On one hand thinking of the menstruator as sexy seems outlandish in the context of film and television. A couple of wonderful Californication scenes aside, periods on screen invariably and inevitably disrupt sex lives and give women – and men – an excuse to restrict it to spoonin’.
On the other hand, feminine hygiene ads are in fact full of attractive ladies peddling products to help menstruators stay sexy all month long. In advertising, the idea of the bleeding woman as outwardly desirable is effortlessly detected.
A much more shocking – and far more insteresting – construct however, is the idea of the menstruator herself feeling sexy. By sexy here, I’m not referring to the way others see her – to her objectification – rather, to her being in touch with her own horniness at a time when women often feel – biologically or because society has coerced it – dirty and out-of-action.
The Libra ad involves a woman who, while initially reluctant because of her period, eventually joins her friend to perve on male boot campers.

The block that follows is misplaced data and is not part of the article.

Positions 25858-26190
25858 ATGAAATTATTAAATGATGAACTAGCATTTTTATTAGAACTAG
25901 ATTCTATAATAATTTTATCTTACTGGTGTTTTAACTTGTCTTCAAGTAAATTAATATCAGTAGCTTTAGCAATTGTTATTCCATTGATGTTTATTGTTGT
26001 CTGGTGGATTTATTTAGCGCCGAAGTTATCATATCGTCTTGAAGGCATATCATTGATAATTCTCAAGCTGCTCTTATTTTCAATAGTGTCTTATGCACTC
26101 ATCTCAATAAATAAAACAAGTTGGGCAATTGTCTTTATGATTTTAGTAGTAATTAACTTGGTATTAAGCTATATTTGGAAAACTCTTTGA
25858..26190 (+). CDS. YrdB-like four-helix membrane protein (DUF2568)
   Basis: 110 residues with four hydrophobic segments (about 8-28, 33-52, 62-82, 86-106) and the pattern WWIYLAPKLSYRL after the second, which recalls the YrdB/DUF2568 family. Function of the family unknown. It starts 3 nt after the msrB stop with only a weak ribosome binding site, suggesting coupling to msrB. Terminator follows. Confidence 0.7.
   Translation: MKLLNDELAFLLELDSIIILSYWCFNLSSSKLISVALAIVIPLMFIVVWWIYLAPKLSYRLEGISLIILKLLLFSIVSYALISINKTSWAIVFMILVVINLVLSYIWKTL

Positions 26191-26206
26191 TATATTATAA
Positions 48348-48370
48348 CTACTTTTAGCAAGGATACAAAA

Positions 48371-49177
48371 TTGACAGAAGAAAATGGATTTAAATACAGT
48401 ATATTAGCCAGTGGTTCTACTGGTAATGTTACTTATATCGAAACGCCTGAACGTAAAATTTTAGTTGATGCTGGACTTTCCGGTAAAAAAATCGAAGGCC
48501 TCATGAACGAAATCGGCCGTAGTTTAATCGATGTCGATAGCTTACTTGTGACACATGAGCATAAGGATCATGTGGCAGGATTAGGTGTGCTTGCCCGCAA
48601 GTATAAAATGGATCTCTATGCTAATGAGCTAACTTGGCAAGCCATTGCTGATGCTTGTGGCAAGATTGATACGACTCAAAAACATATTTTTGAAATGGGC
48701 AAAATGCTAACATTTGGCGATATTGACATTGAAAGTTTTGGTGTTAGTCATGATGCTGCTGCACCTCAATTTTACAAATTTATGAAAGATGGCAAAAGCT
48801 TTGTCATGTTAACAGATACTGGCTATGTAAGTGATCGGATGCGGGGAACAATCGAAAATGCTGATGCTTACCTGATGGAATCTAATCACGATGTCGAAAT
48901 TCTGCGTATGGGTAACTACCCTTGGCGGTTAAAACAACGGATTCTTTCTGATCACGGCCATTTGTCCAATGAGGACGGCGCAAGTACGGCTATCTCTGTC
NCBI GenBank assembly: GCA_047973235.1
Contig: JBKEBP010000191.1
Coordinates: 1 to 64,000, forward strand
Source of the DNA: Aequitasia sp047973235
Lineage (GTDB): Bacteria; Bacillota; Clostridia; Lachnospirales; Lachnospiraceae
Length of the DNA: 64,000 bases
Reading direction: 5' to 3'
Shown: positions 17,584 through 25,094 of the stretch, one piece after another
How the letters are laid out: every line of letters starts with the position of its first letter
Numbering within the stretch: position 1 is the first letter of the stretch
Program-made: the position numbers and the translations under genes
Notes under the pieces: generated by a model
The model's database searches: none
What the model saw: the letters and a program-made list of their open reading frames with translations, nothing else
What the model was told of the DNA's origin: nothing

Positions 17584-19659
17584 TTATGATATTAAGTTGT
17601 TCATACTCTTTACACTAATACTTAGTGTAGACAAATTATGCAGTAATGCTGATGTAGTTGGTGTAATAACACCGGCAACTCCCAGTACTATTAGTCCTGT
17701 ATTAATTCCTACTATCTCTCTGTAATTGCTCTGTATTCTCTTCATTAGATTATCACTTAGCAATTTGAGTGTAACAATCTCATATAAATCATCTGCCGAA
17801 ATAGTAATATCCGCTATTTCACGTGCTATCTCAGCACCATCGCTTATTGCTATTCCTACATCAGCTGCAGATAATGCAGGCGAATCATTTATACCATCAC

Lecherous ladies in advertising are nothing new of course; Diet Coke has long been flogged with some mildly hideous Sex and the City-style male sexualisation:
My concept of feminism doesn’t deem women panting over men as something inherently progressive. It’s not the ogling in the Libra ad however, that interests me. Rather, it’s the act of ogling for the purposes of arousal while the woman has her period.
I can’t help but be charmed by TV offering us a horny menstruator.
While a niche genre, menstrual-themed porn – here, I refer to the indie material, rather than, say, the buckets-o’-blood-fetish stuff – hints to the idea that some women are, shock horror, actually randier during their periods. Mainstream pop culture and vanilla porn however, routinely give the idea a wide berth. As in No Strings Attached (2011), menstruation is apparently a time when a bloke is just not gonna get a look in.
Just as I’m delighted when I see a woman on TV who deviates from the young/thin/white archetype that pop culture so adores, equally happy am I to see an example of female sexuality presented as a little more complex – and a tad more messier – than what’s normally on offer.